When did you get involved with CEDR?
Early 2018 as CEDR was emerging from the CRHQ work that came before it.
I became interested in “digital disaster response” during the 2017 hurricane season and was a co-founder of Florida Search and Rescue (FLSAR) after working with Mike McGill and Amy Couts on Irma and Maria response. (More on FLSAR and my experience there in this article I wrote & my friend Ed at HotAir.com kindly published).
When the CRHQ team decided to form what would become CEDR, they put out an invitation to folks who *hadn’t* worked with CRHQ but might be interested in joining CEDR’s core team. As much as I enjoyed working with Mike & Amy and the FLSAR team, they focused on FL and I’m in CA, and CEDR’s overall focus was more aligned with my interests, so I interviewed with the recruiting team, they thought I’d be a good fit, and the rest is history…
What are your activities and what do they involve?
My title is “Vice President – Incident Response & Technology Innovation” (or something like that) and as that somewhat wordy label implies, I wear several hats at CEDR.
With my “incident response” leadership hat, I help coordinate CEDR’s activities during specific incidents (what we call “activations”). In between activations, I focus on developing and improving our processes and procedures so we most effectively leverage the work of our volunteers and the tools & technology we have available.
The “technology innovation” part is my work looking at new tools and technologies and brainstorming / thinking creatively about how they might be applied to improve disaster response generally, and CEDR’s work specifically. So as a recent example, CEDR’s animated videos of wildfires are an idea I came up with about using Google Earth Studio (GES), and were a result of me experimenting with GES and thinking “I wonder if we could show wildfires in a new and interesting way using this?” (spoiler: the answer is yes!).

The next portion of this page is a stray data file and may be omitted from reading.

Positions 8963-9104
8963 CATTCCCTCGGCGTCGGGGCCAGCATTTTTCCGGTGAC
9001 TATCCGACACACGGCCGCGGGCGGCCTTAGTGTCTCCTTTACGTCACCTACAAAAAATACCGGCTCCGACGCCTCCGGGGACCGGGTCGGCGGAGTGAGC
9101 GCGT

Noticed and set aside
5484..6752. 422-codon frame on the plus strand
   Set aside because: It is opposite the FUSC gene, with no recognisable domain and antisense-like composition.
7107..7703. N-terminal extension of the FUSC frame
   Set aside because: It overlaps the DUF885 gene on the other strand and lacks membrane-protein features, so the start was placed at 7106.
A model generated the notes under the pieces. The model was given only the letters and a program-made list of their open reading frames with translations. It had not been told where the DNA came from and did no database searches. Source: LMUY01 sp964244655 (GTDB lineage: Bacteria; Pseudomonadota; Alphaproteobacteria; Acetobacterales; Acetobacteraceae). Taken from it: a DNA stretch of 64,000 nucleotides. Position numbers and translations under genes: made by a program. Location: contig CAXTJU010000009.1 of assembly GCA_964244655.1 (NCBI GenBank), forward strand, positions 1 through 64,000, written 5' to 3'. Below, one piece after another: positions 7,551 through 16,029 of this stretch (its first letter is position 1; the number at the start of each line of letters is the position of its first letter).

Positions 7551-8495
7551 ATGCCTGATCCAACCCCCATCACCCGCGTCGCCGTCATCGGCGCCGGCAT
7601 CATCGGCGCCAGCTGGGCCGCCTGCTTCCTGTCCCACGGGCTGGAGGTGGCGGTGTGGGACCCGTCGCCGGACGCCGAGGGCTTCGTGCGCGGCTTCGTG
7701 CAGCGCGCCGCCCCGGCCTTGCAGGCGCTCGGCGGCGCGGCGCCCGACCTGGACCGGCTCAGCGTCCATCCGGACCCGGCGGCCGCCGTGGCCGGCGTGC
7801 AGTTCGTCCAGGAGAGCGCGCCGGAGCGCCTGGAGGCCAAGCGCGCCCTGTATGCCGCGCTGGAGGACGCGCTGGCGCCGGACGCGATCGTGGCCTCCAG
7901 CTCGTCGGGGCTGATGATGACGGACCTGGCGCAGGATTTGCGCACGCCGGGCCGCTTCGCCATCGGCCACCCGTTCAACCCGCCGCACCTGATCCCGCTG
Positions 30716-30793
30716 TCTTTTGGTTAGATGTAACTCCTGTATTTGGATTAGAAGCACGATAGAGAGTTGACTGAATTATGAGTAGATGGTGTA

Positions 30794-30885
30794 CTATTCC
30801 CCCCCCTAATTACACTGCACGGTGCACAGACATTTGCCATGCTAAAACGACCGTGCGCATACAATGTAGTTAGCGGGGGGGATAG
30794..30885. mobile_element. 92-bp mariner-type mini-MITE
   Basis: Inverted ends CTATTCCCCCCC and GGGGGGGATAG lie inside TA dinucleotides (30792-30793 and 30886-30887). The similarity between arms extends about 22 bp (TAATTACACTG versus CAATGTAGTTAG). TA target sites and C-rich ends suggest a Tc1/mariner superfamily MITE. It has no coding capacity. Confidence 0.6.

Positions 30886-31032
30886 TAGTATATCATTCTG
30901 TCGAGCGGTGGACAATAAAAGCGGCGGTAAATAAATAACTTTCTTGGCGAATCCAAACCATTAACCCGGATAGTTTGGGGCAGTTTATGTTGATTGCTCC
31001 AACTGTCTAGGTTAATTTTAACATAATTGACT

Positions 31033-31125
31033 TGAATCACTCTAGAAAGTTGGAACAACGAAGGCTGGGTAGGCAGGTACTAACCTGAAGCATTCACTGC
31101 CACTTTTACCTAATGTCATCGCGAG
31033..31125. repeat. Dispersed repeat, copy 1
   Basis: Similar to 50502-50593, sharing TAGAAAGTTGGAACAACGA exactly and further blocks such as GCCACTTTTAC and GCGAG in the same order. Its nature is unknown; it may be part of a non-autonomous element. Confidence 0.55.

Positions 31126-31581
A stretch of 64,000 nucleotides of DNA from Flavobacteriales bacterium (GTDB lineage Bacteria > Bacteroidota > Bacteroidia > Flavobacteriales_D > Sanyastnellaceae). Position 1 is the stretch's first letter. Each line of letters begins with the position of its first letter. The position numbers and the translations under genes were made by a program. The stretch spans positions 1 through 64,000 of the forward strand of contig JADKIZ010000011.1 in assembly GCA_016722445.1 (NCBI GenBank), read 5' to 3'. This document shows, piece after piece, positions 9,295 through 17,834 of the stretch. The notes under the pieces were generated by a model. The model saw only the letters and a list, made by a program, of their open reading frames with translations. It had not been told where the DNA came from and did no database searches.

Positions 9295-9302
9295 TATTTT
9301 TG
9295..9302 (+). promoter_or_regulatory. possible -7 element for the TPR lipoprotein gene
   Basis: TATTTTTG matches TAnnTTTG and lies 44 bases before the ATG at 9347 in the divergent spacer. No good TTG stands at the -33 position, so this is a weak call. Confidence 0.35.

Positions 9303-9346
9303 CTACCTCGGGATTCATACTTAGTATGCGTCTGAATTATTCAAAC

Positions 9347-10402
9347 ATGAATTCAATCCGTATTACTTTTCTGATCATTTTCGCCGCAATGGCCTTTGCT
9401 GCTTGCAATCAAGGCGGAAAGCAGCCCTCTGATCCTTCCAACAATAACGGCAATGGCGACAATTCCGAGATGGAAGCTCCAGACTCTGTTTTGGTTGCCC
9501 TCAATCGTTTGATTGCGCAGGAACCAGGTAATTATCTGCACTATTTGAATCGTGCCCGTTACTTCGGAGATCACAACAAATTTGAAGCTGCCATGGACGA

What motivates you to stay involved?
Knowing that we’re actually making a difference and helping people when they need it most during disasters. And knowing that we’re “helping the helpers” — that part of CEDR’s work that provides better situational awareness or other information that first responders and state/local/federal emergency management agencies use to accomplish their missions.
The positive feedback we get from emergency management professionals and our colleagues at other organizations also means a lot. When CEDR gets praise or recognition from people I respect and admire for their own work, that’s a big clue to me that we’re doing something right.
Of what contribution or achievement are you most proud?
I don’t know if this has had the most impact of anything I or CEDR has done, but I’m proud that CEDR as a group, and I personally (I hope) provide an example of the idea that “normal” people — who may not have any prior experience — can make valuable contributions that actually help people on the ground during disasters.
For me, it’s often via technology: I’ve found ways to use my background and understanding of software and information technology to solve problems in disaster response with CEDR in ways nobody has ever tried before. But the idea isn’t just about technology: everyone has their own set of skills and experience they can bring to bear on the challenges of disaster response and sometimes make a real difference.
I try to ‘evangelize’ that idea wherever and to whoever I can (including in this LinkedIn post I wrote at the very start of my ‘digital disaster response’ career).
In your opinion, what is the most important work that this organization does?
I think our work in crowdsourcing shelter information during major disasters like hurricanes has been extremely important and made a real difference in a lot of ways. We’ve made a direct impact by providing that common view of shelters which people who need shelter information actually use during disasters. And perhaps even more importantly, we’ve “led by example” and showed official agencies and other organizations involved with emergency shelters that the challenge of maintaining a truly accurate and complete shelter map across jurisdictions is solvable, and that it’s possible to do better than the current state of existing official systems.
What do you do when you aren’t working and volunteering?
I have three wonderful young boys of grade school age, so any time that I’m not focused on CEDR efforts, it’s a pretty safe bet I’m enjoying time with them!